Archive for the ‘Journal’ Category

During winter in Minnesota, honeybees cluster and vibrate, generating enough heat to keep themselves warm and the colony alive.  If you drop a thermometer into the center of a bee cluster, it will register 80 – 90 degrees F.  Hives are covered in the fall, and the bees are generally left to winter over with their honey and pollen stores to see them through. Then, in the spring, the hive is eventually uncovered, the bees are given supplemental food, dead bees are removed, the colony is divided, another queen is introduced, and the cycle begins again.

My involvement with the Isanti bees has ended, and I learned a lot about bees and about friendship in the process.  The Isanti bee colony came to fruition because of a dream that I had.. that I shared with a friend.. and although I am no longer involved with the colony, I know that they wouldn’t be there now if it weren’t for my dream.  I am grateful for what I’ve learned, and I am happy that other people have been inspired to keep bees of their own, have stopped using pestcides, or have planted bee-friendly gardens because they read something that I posted or listened to me tell bee stories in the pub.  Maybe I didn’t build a honey farm empire, but every little bit of effort makes a positive impact on the world.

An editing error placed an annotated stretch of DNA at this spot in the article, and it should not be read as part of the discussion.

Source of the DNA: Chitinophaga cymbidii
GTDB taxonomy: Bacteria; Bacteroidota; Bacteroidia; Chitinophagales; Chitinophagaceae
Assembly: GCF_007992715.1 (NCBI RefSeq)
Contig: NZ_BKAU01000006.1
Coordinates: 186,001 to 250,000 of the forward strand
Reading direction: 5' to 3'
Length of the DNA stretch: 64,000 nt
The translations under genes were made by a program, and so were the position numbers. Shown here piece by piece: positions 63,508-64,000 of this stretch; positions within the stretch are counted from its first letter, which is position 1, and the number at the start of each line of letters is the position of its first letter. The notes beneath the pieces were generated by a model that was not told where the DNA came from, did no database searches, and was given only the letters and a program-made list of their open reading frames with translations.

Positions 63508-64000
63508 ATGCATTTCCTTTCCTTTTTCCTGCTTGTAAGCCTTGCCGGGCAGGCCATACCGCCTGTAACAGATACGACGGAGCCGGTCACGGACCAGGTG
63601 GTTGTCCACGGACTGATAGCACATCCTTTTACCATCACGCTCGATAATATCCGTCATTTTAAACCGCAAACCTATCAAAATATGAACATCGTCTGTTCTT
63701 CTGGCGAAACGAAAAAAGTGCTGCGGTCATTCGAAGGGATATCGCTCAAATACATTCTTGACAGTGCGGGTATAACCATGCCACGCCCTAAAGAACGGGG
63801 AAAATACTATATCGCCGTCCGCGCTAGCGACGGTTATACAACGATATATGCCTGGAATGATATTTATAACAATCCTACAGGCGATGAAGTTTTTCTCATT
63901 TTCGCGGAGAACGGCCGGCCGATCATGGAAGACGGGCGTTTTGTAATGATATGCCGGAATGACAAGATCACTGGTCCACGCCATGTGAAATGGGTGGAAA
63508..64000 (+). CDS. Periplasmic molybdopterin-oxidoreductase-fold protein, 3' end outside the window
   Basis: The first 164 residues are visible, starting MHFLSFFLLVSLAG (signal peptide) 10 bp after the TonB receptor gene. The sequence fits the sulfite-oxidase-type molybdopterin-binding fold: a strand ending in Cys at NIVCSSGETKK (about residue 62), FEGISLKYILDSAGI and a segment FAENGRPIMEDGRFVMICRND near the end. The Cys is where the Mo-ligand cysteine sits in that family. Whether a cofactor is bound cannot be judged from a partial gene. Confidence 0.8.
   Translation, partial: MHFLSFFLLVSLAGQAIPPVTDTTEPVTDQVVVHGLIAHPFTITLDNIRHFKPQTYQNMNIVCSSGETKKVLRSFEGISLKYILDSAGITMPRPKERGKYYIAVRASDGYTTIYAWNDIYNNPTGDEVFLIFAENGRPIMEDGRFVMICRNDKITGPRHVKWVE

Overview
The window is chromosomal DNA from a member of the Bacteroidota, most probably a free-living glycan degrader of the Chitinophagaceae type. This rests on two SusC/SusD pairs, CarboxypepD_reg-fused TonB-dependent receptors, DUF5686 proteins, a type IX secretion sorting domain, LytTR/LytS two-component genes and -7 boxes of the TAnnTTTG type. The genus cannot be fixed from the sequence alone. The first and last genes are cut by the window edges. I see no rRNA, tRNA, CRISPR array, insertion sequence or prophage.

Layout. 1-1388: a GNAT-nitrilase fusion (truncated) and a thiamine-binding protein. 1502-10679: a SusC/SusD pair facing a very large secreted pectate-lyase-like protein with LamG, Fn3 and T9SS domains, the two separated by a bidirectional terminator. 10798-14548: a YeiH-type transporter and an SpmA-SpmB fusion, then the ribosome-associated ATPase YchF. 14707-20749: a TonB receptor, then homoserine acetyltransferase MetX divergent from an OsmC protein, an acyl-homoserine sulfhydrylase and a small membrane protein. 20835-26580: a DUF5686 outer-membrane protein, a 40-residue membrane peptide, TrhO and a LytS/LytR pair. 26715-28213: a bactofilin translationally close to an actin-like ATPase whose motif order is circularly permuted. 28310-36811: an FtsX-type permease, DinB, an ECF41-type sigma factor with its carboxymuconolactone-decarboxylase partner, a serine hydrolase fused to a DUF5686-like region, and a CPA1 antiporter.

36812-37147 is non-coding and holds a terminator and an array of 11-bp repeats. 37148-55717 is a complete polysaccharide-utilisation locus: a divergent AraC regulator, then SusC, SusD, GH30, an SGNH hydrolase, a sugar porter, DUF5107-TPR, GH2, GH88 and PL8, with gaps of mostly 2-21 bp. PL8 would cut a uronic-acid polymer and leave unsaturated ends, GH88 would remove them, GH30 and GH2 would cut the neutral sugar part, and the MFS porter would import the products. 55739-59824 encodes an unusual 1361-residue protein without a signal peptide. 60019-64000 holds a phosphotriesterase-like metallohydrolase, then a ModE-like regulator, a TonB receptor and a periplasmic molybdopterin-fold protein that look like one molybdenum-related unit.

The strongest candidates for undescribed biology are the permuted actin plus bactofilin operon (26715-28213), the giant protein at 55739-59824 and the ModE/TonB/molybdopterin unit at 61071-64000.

To laugh often and much; To win the respect of intelligent people and the affection of children; To earn the appreciation of honest critics and endure the betrayal of false friends; To appreciate beauty, to find the best in others; To leave the world a bit better, whether by a healthy child, a garden patch, or a redeemed social condition; To know even one life has breathed easier because you have lived. This is to have succeeded.  ~  Ralph Waldo Emerson


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Hive update: July 20th

The bees quickly filled up the second box and the third was added.  No pics available, unfortunately, but all seems to be going well in bee land.